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For the uninitiated, simply looking at the lineup for Saturday night's show at The Middle East in Cambridge might have suggested a night full of gang vocals, circle pits and chugging guitars. What Buried Beds, Fake Problems and Murder By Death brought was anything but. Instead of the aforementioned night of classic Boston hardcore, all three acts took the stage at the packed Middle East and unleashed a theatrical arrangement of alt-country inspired indie rock.

When I arrived at around 8:30, the line for entry had already snaked its way around the block, which was a bit strange since Boston crowds have a tendency to arrive a bit late to shows. As the line to the door slowly filtered in, an increasing amount of empty Jack and Beam nips were heard being kicked around. The "ping" of miniature bottles seemed fitting for a headlining act whose song list include, "As Long as There's Whiskey In The World" and "Kentucky Bourbon".

The surprisingly punctual, but not so surprisingly buzzed, Boston crowd was rewarded by a fantastic set from Philadelphia's Buried Beds. Immediately swept up in the band's upbeat tempo and fantastic vocals, the crowd danced and swayed for each song. What really drove Buried Beds' set was the violin and vocal harmonization by co-founders Eliza Jones and Brandon Beaver. It was impossible not to be mesmerized as soft coos built to energetic crescendos of alt-country Americana goodness. The crowd was very impressed as a few Buried Beds virgins were overheard saying, "Wow, these guys sound fantastic."

Bringing more of a punk rock vibe to the night was Fake Problems. Formed in 2001 by lead singer and guitarist Chris Harren, Fake Problems took the stage with a little more name recognition than Buried Beds. That name recognition did little to energize the crowd though, as nobody seemed willing to match the band's energy. This was especially apparent when the quartet played "5, 6, 7, 8" and "Rumble in The Jungle", a couple of poppy, almost disco-esque, songs which beg for crowd participation. Mellow crowd aside, Fake Problems motored on through their set of pop-punk and '50s style doo-wop riffs with great energy and lots of swagger.

Last on the stage were the headliners, Murder By Death. The band immediately set the mood by taking some whiskey shots, cutting the lights and setting up homemade lanterns. The Middle East quickly turned into a scene from an early American turn-of-the-century throw down. Without notice, Adam Trula begins to bellow the first few lines of the cello driven "Kentucky Bourbon". The song is absolutely perfect as the crowd almost drowns out Adam's Johnny Cash-like vocals by singing, "You can choose your drinking partner. And mine ain't from Tennessee. Yes, it's straight Kentucky bourbon for me." Just as the crowd starts to take hold of the performance, MBD switches up the intensity and tempo to get the floor moving. The tempo change was quite frequent throughout the set with MBD often following up slower songs like, "Fuego" with burners like, "Ash".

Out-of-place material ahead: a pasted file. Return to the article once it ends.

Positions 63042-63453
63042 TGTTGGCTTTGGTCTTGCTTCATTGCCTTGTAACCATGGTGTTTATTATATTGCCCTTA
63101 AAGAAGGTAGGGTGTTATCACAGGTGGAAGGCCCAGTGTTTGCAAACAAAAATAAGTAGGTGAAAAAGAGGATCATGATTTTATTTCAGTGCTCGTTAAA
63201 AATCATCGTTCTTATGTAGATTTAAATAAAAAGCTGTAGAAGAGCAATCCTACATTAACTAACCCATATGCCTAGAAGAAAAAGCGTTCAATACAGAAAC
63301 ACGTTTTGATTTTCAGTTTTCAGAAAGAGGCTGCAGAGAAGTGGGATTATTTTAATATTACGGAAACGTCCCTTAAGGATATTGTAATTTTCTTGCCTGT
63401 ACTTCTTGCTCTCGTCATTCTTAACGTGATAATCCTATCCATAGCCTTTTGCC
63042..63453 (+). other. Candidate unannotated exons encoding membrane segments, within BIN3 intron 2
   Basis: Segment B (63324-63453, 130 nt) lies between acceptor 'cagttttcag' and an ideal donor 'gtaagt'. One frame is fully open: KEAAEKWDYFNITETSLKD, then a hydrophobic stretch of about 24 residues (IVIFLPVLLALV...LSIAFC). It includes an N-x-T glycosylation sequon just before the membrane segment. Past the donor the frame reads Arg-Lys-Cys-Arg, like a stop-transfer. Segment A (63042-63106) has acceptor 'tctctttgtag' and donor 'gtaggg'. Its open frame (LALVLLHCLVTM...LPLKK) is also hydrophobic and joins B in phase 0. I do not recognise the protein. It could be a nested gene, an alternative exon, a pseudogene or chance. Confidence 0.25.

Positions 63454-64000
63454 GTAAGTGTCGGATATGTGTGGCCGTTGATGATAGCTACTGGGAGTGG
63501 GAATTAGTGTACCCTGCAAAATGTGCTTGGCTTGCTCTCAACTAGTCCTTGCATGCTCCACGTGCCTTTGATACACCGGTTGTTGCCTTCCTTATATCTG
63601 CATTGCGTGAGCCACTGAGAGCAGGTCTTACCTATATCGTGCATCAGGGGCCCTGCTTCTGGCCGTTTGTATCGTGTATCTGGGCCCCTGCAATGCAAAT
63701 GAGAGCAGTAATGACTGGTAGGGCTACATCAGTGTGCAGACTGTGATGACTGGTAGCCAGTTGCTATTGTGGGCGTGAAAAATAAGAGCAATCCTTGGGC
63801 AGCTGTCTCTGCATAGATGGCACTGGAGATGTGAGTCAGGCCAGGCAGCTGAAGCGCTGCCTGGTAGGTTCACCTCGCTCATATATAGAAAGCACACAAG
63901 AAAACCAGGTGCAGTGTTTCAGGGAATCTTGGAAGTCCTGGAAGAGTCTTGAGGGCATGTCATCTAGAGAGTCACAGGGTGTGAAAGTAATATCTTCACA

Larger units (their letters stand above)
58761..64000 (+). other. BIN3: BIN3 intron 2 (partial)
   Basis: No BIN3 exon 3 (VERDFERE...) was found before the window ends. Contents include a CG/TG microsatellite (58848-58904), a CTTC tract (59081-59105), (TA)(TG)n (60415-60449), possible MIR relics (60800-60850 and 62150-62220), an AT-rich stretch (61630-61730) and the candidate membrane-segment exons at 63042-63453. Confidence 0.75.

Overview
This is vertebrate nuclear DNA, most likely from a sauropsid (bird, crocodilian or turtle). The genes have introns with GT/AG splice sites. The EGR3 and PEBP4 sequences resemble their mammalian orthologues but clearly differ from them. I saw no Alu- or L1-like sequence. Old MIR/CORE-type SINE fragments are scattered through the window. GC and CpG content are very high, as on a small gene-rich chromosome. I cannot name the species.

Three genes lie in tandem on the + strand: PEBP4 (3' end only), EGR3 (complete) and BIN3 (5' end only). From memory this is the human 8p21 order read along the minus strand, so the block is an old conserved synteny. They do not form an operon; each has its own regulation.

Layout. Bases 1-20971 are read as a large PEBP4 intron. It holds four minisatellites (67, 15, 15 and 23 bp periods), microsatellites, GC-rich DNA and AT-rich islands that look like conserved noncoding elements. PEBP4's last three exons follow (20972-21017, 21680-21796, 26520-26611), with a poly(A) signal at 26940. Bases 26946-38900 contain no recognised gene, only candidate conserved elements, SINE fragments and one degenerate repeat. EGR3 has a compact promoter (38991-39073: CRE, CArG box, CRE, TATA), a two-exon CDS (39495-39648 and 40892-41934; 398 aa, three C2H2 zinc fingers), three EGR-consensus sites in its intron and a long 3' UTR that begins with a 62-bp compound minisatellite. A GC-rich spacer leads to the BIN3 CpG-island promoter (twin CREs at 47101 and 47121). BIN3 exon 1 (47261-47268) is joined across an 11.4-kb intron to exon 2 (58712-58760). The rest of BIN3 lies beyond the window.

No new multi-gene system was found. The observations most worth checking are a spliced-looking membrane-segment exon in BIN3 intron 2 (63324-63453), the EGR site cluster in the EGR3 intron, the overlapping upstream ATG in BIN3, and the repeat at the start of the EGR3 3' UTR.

The band seamlessly moved through their whole discography much to the delight of the crowd. Older songs never seemed out of place even when mixed with newer material. It's as if each song was selected simply for that show to tell our specific story of drinking, self-discovery and cautious optimism. MBD has a special ability to play the same type of post-punk/alt-country but in different styles, which has to be done considering their catalog. From the cabaret inspired, "You Don't Miss Twice When Shaving With A Knife" to the modern rock driven "Ash", MBD keeps their live shows interesting with pace changes that seem to fallow an almost theatrical like structure.

The highlight of the evening was the performance of "Brother". At that moment, it seemed that all MBD stood for became personified in the basement of The Middle East. Glasses were raised in unison, choruses were sung slightly off key and many had placed an arm around the person next to them. With a chorus of, "I know there's better brothers, but you're the only one that's mine", the scene couldn't have played out better if it was directed and rehearsed.

Murder By Death is a band not to be missed when they come around. Not only is their complex music recreated perfectly live, but they are students of literature and film, which allows them to create an atmosphere that entraps the listener in a time and place which Murder By Death calls home.

-Mike DeLeo

Murder By Death with Buried Beds, Fake Problems
March 5, 2011
The Middle East, Cambridge, MA

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